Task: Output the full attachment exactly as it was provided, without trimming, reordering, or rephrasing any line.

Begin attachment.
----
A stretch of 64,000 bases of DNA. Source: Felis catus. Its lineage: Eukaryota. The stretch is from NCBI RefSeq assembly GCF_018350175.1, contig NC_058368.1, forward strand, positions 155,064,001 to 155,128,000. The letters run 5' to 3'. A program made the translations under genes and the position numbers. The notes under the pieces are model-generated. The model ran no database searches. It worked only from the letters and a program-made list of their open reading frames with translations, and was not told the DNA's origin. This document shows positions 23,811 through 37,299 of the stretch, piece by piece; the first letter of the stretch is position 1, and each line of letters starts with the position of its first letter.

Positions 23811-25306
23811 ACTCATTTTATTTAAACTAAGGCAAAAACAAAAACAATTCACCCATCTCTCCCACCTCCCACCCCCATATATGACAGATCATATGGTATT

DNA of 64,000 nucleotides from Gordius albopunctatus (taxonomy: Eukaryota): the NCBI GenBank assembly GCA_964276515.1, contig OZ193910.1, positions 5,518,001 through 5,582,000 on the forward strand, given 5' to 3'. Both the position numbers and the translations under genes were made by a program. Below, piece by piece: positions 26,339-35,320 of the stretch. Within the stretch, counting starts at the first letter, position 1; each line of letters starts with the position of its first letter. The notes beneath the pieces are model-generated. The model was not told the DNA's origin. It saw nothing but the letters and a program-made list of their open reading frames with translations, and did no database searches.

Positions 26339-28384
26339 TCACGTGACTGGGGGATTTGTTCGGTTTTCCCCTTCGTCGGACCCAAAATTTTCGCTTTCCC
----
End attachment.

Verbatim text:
A stretch of 64,000 bases of DNA. Source: Felis catus. Its lineage: Eukaryota. The stretch is from NCBI RefSeq assembly GCF_018350175.1, contig NC_058368.1, forward strand, positions 155,064,001 to 155,128,000. The letters run 5' to 3'. A program made the translations under genes and the position numbers. The notes under the pieces are model-generated. The model ran no database searches. It worked only from the letters and a program-made list of their open reading frames with translations, and was not told the DNA's origin. This document shows positions 23,811 through 37,299 of the stretch, piece by piece; the first letter of the stretch is position 1, and each line of letters starts with the position of its first letter.

Positions 23811-25306
23811 ACTCATTTTATTTAAACTAAGGCAAAAACAAAAACAATTCACCCATCTCTCCCACCTCCCACCCCCATATATGACAGATCATATGGTATT

DNA of 64,000 nucleotides from Gordius albopunctatus (taxonomy: Eukaryota): the NCBI GenBank assembly GCA_964276515.1, contig OZ193910.1, positions 5,518,001 through 5,582,000 on the forward strand, given 5' to 3'. Both the position numbers and the translations under genes were made by a program. Below, piece by piece: positions 26,339-35,320 of the stretch. Within the stretch, counting starts at the first letter, position 1; each line of letters starts with the position of its first letter. The notes beneath the pieces are model-generated. The model was not told the DNA's origin. It saw nothing but the letters and a program-made list of their open reading frames with translations, and did no database searches.

Positions 26339-28384
26339 TCACGTGACTGGGGGATTTGTTCGGTTTTCCCCTTCGTCGGACCCAAAATTTTCGCTTTCCC